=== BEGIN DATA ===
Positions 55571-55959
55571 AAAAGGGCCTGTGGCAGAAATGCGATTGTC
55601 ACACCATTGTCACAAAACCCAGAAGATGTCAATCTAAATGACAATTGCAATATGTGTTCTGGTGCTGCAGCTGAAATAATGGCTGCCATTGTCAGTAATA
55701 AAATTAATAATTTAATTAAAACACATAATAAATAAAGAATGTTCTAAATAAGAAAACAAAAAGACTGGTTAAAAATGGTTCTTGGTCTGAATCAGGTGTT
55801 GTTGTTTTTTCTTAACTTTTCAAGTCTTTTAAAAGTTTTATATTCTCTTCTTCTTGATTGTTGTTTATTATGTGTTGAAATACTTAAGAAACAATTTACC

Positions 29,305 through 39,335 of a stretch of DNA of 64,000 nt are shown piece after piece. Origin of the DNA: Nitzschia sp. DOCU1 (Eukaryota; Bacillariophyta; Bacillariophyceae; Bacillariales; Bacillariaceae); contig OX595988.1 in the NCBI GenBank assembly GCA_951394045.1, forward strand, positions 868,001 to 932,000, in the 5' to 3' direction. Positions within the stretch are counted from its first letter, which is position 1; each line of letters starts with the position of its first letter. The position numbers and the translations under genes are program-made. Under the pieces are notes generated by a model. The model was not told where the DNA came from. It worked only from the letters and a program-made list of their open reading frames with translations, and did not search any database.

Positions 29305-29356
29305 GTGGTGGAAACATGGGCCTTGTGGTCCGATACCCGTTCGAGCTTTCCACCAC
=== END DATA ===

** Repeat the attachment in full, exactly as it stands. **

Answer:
Positions 55571-55959
55571 AAAAGGGCCTGTGGCAGAAATGCGATTGTC
55601 ACACCATTGTCACAAAACCCAGAAGATGTCAATCTAAATGACAATTGCAATATGTGTTCTGGTGCTGCAGCTGAAATAATGGCTGCCATTGTCAGTAATA
55701 AAATTAATAATTTAATTAAAACACATAATAAATAAAGAATGTTCTAAATAAGAAAACAAAAAGACTGGTTAAAAATGGTTCTTGGTCTGAATCAGGTGTT
55801 GTTGTTTTTTCTTAACTTTTCAAGTCTTTTAAAAGTTTTATATTCTCTTCTTCTTGATTGTTGTTTATTATGTGTTGAAATACTTAAGAAACAATTTACC

Positions 29,305 through 39,335 of a stretch of DNA of 64,000 nt are shown piece after piece. Origin of the DNA: Nitzschia sp. DOCU1 (Eukaryota; Bacillariophyta; Bacillariophyceae; Bacillariales; Bacillariaceae); contig OX595988.1 in the NCBI GenBank assembly GCA_951394045.1, forward strand, positions 868,001 to 932,000, in the 5' to 3' direction. Positions within the stretch are counted from its first letter, which is position 1; each line of letters starts with the position of its first letter. The position numbers and the translations under genes are program-made. Under the pieces are notes generated by a model. The model was not told where the DNA came from. It worked only from the letters and a program-made list of their open reading frames with translations, and did not search any database.

Positions 29305-29356
29305 GTGGTGGAAACATGGGCCTTGTGGTCCGATACCCGTTCGAGCTTTCCACCAC